2. Who had the right to bury this dead body? Somebody had the right, and upon somebody devolved the duty of properly disposing of it. In reference to the disposition of the remains of the dead, in all civilized countries, the law has a due regard for the public health, common decency, and the feelings and sensibilities of the relatives and friends of the deceased. At common law, a corpse can not be cast out, so as to expose it to violation, or to offend the feelings or endanger the health of the living, but must be properly interred and the body must be carried to the place of interment decently covered. And it seems that, in the absence of those who can claim the right by relationship, this duty devolves upon the householder under whose roof a person dies. Perley, Mort. Law, 38; Reg. v. Stewart, 12 Ad. El. 773. Except where the decedent leaves a husband or a wife surviving, the right to properly dispose of the dead body belongs to the next of kin. 8 Am. Eng. Enc. L. (2d ed.) 836; Perley, Mort. Law, 33; Matter of Brick Presb. Church, 4 Bradf. (N.Y.) 503; People v. St. Patrick's Cathedral, 58 How. Pr. 55; In re Donn, 14 N.Y.S. 189; Wynkoop v. Wynkoop, 42 Pa. 293. The next of kin of Ludie Carlton were her sister, Mrs. Isabella Carlton Doyle, and her brother, James Carlton. Mrs. Doyle was a non-resident, was not present when the attempt was made to bury the remains of Ludie Carlton in Hollywood Cemetery, nor was she then in Fulton county, where the deceased died and where this cemetery is located. She was absent from the scene of action, and was not moving in the matter. The nearest of kin upon the scene was James Carlton, who was a minor. Ludie Carlton, the decedent, and James Carlton had been, since the death of their mother in 1894, and up to the death of Ludie in 1898, living with Mrs. Wright, their grandmother. Mrs. Wright took the place of their dead mother, and they were under her care and protection. Under these circumstances, we think both the right and the duty of giving to the remains of Ludie Carlton a decent, Christian burial devolved upon Mrs. Wright. In People v. St. Patrick's Cathedral, supra, there was a proceeding by mandamus instituted by three brothers, who were the nearest of kin to one Dennis Coppers, deceased, with the exception of two children of the ages of nine and thirteen years, respectively, to compel the interment by the respondents of the body of the deceased in Calvary cemetery, in a lot purchased by him, and in which, he, in his will, directed that his body should be buried. It was held, that as there were no executors qualified to act, and no children of Dennis Coppers of sufficiently mature years to determine what should be done, his three brothers, as the next of kin of full age, had the right to act in the premises and to compel the interment of the remains of their brother in the lot in question. Westbrook, J., in delivering the opinion, said: "Is the law so inhuman as to declare that these brothers, who are the nearest of kin to the deceased, who are of the age of discretion, have no standing in court to effect their pious and loving intent? No attempt will be made to dispute the proposition of the learned counsel for the defendants, that the relators and plaintiffs are not `the next of kin,' for as the deceased left children they could not be; but the admission of that proposition does not admit the conclusion for which they contend. As the next of kin of full age, the plaintiffs and relators, in view of the helplessness and infancy of the children of the dead brother, owed to that stricken family the moral duty at least, and, perhaps, the legal one, of superintending the burial of the remains. If that duty was not one which the law would compel, it will at least respect when it is voluntarily assumed, and it will not close the doors of its courts to those who are seeking to have that done which humanity warmly commends."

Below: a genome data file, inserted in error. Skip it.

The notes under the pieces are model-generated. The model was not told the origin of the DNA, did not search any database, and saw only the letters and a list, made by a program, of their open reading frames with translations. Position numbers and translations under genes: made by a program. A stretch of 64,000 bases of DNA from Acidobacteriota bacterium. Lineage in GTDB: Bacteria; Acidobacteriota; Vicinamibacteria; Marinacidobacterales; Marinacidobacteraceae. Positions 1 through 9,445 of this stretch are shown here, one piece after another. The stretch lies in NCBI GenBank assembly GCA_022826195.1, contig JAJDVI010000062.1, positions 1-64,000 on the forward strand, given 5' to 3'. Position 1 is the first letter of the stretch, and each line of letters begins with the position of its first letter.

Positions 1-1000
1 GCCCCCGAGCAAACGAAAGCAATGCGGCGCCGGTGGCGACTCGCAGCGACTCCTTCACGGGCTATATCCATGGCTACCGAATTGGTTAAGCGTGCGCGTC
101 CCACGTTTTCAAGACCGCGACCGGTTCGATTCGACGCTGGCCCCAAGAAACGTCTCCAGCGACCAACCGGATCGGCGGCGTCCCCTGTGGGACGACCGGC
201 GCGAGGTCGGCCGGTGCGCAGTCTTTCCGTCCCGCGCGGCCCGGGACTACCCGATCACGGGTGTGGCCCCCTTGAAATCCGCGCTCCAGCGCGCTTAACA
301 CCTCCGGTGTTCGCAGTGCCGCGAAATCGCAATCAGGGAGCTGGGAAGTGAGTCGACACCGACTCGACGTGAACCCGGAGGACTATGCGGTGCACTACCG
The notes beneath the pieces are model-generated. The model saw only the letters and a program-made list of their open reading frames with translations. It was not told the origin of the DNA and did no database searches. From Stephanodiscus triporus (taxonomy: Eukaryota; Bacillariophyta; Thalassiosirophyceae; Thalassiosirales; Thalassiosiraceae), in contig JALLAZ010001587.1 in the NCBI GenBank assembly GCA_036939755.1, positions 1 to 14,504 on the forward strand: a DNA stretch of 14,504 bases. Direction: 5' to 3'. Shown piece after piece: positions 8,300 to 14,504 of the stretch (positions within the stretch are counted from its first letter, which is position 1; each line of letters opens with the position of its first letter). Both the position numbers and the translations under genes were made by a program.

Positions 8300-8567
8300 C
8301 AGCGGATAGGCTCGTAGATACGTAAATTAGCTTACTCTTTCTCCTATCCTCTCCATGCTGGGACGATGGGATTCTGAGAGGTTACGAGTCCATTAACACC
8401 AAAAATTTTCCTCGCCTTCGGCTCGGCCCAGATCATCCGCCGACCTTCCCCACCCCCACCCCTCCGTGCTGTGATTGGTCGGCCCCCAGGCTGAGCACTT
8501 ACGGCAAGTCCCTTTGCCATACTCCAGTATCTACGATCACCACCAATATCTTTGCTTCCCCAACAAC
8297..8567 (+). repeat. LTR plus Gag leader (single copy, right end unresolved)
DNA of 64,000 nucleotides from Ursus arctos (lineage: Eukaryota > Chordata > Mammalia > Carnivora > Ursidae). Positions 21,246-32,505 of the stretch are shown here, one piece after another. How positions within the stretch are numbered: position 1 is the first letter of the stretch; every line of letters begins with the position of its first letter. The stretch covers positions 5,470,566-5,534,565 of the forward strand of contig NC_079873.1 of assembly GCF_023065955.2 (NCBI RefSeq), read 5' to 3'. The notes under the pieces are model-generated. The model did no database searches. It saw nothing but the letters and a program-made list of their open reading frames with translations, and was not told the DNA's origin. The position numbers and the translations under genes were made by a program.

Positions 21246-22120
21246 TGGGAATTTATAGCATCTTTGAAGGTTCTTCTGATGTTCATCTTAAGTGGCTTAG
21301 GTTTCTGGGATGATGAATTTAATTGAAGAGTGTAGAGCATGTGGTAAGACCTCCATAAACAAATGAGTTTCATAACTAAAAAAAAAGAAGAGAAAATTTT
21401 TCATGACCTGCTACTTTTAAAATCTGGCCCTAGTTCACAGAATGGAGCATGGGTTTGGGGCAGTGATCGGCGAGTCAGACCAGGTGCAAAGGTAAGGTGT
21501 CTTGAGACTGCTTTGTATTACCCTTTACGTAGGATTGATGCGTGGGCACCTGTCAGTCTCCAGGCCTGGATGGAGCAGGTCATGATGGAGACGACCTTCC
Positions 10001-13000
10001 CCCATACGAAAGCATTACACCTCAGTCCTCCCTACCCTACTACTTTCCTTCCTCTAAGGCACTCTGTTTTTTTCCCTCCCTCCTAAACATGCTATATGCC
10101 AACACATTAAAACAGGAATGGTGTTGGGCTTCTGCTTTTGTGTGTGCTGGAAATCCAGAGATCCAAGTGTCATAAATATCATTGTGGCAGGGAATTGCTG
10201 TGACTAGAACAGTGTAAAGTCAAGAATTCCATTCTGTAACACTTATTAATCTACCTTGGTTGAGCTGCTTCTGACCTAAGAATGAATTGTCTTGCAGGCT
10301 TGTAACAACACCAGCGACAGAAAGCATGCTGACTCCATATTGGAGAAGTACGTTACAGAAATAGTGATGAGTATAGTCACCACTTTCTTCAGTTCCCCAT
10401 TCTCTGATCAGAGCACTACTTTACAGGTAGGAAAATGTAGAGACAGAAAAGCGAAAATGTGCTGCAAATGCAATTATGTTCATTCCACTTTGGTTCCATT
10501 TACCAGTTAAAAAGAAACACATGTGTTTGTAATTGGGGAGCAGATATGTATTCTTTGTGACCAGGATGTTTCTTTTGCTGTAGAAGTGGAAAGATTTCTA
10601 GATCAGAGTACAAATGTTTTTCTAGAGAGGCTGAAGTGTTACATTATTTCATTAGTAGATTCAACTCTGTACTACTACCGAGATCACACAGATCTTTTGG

The English case of Jenkins v. Tucker, 1 H. Bl. 90, decided in 1788, recognized the right of a father, whose daughter died in England while her husband was absent in Jamaica, to provide for and direct the burial of the remains, although he, in the language of Lord Loughborough, "acted in discharge of a duty which the [husband] was under a strict legal necessity of himself performing, and which common decency required at his hands;" and the court held that the husband was liable for the money which the father expended on this account. Mrs. Wright was the next of kin of full age who was present and fully capable of asserting a legal right in the matter; her granddaughter had died not only under her roof but as a member of her family. We therefore think that she had the legal right to move in the matter, and to provide for the proper interment of the remains. Certainly when, with the consent and co-operation of James Carlton, the young brother of the decedent and the nearest of kin who was upon the scene of action, she undertook to inter the remains of Ludie Carlton, the defendants could not have had even the semblance of an excuse for questioning her right to do so. She had the legal right to cause the body of her dead grandchild to be buried in the lot in Hollywood cemetery, where there was, relatively to the decedent, a lawful right of sepulture.